Immediately upon landing in New Zealand, we were blown away by:
1. How drop dead gorgeous the Island is.
2. How crazy expensive everything is (hello $3 Mcdonald’s cokes!)
3. How terrifying it is to drive on the left side of the road. In a paper thin van. That’s stick shift. And no, I did not drive. That’s what husbands are for.
We cruised around in a Hippie Camper for the week that we were there, specifically this exact model with the purple flowers on one side (my side, duh)
And however disgusting and embarrassing I found it to be on our first meeting, by the end of the week I had grown to love it an equal amount. Our intention was to do NZ as cheaply as possible, hence the van that doubled as our bed for the night.. But when we were picking up the van we learned that camper vans are not covered by Visa’s fabulous rental car coverage (if you didn’t already know about this, it’s the bomb.. just not for camper vans) so were pressured into the insurance that doubled the price of our rental. Yowch. And then we learned that it is illegal to park your van wherever you please if it has no toilet – you have to pay for a campsite every night (which averaged $40/night) if you want to avoid getting ticketed. Had we done even one ounce of research, we likely would have avoided the van entirely.. but like I said, we pointed at a map, bought tickets, and showed up. My point being.. if you plan on traveling around NZ and camping, I would rent the cheapest, most fuel efficient car you can (spoiler alert, camper vans get like 8 miles to the obscenely expensive gallon), bring a tent and pay $20 a night for an unpowered campsite. Oh, hindsight…
Cash flow aside, we absolutely loved the North Island. It rained our first night there and since we had nothing planned, we decided to drive south to Hamilton, to see the temple. It was pitch black and pouring rain when we got there, but we managed to sneak in the visitor’s center right before it closed – and our stay in NZ was completely transformed by that small decision. Inside we met the area mission president and his wife, the Rudds. Hands down, hanging out with them was the best part of our week. They invited us to sleep at their home across the street that night without knowing the first thing about us. Sister Rudd made us ham grilled cheese sandwiches at 10 at night and they broke out a map and helped us plan our route for the week. Because Hamilton is a pretty central location on the Island – and because we fell in love with the Rudds immediately – we ended up staying with them 3 different nights that week (sorry for mooching!) And each time we left in the morning, Sister Rudd made us an insane breakfast and sent us off with ziplocs full of pb&js, and brownies, and chocolate, and fruit. We loved playing cards with them and just … talking! They were an absolute crack up and some of the sweetest people I have ever met! We miss you guys!!!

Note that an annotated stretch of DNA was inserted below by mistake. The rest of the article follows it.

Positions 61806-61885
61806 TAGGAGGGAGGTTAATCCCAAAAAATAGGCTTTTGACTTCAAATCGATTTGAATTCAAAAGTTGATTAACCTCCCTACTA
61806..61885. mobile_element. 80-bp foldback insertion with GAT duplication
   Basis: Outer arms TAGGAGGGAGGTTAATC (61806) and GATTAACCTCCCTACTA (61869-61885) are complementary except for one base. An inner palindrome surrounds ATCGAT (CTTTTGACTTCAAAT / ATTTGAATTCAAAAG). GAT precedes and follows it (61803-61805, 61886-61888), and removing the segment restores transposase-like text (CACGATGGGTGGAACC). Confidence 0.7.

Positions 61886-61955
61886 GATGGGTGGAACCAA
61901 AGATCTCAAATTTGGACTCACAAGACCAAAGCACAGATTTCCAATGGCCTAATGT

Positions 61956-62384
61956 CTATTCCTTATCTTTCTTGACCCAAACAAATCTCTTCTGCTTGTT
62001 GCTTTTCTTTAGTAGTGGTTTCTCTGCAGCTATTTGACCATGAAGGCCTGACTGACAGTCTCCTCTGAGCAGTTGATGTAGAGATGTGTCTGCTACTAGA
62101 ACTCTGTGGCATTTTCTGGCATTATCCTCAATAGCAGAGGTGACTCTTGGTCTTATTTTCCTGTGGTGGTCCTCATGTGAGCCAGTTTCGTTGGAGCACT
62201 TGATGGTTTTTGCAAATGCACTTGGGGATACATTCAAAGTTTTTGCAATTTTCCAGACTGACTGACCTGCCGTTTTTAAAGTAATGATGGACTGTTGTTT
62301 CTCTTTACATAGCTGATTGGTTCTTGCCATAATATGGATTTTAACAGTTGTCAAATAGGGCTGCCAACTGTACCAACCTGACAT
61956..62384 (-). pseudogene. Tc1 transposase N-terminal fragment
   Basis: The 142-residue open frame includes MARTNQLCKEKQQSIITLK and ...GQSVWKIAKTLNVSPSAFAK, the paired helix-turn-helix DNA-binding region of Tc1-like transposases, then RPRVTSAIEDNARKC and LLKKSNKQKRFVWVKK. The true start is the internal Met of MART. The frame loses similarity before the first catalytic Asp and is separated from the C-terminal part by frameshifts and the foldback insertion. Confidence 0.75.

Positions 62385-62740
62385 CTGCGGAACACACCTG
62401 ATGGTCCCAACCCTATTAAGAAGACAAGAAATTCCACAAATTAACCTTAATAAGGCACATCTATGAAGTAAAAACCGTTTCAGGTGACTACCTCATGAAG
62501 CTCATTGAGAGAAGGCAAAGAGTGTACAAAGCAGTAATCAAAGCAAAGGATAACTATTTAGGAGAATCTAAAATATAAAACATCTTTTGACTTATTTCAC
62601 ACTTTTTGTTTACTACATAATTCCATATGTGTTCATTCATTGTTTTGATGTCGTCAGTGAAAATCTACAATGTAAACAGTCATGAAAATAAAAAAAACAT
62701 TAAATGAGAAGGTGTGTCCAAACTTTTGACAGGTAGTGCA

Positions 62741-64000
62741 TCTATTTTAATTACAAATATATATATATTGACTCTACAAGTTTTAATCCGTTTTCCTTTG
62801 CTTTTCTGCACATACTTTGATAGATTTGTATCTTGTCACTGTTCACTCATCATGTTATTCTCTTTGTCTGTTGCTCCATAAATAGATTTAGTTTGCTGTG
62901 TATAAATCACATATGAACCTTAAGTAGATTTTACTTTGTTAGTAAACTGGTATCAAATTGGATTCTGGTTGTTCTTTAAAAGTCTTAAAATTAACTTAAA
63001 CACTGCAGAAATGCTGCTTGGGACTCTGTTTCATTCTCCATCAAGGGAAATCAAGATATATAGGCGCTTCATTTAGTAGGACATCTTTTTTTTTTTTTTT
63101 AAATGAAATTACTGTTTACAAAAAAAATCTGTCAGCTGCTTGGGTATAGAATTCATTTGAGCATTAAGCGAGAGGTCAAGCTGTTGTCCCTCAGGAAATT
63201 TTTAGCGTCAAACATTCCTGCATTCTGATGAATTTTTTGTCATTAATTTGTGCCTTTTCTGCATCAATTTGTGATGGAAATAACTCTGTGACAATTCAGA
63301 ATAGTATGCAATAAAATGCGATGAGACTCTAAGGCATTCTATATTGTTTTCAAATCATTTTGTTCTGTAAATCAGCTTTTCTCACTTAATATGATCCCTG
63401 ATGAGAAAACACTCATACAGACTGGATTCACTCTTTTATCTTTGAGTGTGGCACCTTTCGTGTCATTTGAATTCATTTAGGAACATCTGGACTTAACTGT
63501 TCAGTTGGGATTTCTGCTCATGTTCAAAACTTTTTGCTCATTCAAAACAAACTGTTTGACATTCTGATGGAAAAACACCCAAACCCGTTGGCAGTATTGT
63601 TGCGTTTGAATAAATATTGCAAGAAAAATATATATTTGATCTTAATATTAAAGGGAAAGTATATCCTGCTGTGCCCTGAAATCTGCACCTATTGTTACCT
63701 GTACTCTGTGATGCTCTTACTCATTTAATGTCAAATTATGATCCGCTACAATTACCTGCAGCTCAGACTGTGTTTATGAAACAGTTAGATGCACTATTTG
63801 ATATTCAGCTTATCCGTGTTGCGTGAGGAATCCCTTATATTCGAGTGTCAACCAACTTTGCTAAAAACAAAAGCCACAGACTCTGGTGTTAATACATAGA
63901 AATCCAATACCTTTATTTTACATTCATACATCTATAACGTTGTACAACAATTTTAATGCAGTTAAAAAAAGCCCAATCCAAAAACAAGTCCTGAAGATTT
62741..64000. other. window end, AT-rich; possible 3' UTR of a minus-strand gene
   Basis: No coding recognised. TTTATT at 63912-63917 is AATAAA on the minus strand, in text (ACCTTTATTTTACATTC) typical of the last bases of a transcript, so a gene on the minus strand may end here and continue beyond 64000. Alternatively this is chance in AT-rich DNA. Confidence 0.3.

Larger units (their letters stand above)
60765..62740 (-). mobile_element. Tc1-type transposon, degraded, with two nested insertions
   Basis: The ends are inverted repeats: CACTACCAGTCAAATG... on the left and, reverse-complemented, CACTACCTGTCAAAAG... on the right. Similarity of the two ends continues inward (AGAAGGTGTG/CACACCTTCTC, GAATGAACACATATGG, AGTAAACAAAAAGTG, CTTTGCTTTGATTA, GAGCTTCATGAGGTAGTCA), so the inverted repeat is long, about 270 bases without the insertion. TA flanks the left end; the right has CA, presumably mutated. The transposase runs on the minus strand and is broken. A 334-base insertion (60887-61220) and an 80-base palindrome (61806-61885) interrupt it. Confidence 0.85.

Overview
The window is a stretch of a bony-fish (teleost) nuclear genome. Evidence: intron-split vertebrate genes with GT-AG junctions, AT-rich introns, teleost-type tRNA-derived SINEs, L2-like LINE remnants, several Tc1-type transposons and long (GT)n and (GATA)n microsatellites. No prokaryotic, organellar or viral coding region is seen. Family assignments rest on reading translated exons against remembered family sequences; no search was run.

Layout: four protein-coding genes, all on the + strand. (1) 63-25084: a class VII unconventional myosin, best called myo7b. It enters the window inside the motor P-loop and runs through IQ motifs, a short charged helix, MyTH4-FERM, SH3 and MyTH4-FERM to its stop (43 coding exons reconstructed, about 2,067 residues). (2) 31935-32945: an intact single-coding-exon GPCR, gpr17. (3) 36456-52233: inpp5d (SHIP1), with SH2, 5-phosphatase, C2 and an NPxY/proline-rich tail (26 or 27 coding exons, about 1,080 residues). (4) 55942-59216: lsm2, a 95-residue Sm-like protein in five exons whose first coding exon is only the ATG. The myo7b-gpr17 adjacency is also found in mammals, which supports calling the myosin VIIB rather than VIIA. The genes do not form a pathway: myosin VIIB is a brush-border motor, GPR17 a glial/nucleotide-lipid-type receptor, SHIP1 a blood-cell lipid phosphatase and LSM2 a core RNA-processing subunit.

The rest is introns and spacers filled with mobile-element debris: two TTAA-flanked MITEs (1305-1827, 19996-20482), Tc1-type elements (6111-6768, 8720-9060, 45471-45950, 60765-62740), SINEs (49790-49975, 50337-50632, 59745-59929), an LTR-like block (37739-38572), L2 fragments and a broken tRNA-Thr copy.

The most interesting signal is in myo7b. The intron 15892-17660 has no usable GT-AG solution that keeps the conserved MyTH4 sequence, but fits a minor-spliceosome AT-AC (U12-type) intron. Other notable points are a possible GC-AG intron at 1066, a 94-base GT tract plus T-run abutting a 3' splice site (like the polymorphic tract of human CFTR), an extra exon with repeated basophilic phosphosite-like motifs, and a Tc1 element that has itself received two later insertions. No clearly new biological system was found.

Us with our favorite people :)
They literally live across the street from the temple. Here’s the view from their driveway. Not too shabby huh?
With the help of the Rudds, we planned our week and set off the next morning for Raglan, a small beachy town on the west coast known for its surf (stopping at Bridal Veil Falls on the way). After poking our heads around town and admiring the surf, we discovered Raglan Longboards, the only place around that we found a classic single fin for Chase to ride. And it was a beauty. We headed to Manu Bay, where Chase surfed sans wet suit and I froze just watching him. I love surfing but don’t be fooled, I am an ultimate sissy. Manu Bay was looking a little too big/cold/rocky for me.
My adorable husband who puts up with my picture taking.. but refuses to make any face other than this one in front of a camera.
Bridal Veil Falls & Chase surfing Manu Bay.
We ate fish & chips at Raglan Fish on the wharf and it was heaven. This was probably one of the only meals we ate out our entire week in New Zealand (not counting the dozens of Hokey Pokey ice cream cones, Magnum bars, and the ultimate find – Hokey Pokey Magnum bars) because real food was pretty pricey. We ended up buying some ramen and cooking it on the stove in our van a lot of nights. You can get meat pies for cheap at convenience stores but I was not a huge fan… I am sure there are lots of yummy ones but I had a bad first experience with some runny mince meat that turned me off to meat pies entirely. And what even is mince meat? I still don’t know.
We stuck around and Chase surfed again the next morning before we went to church at the Raglan branch. It was the tiniest church building I have ever been to and there were less than 20 people there (I think a family of 9 was out of town or something) but it was such a sweet fast & testimony meeting. Everyone was so kind to us and invited us for dinner but we had plans to head south to the Waitomo Caves that afternoon.
I don’t have any pictures of the caves but they were pretty rad.. We just went on a short walking/boat tour with this company. It felt a little tourist trappy and cost nearly $100 for both of our tickets.. but it was cool nonetheless. The last five minutes of the tour they take you on a little boat to an area that is completely dark, and you get to see thousands of glowworms light up. It was a surreal last five minutes as we all sat silently with our eyes turned upwards.. It felt a lot like we were camping and looking up at the stars in the sky. Here’s a picture I pilfered from Trip Advisor: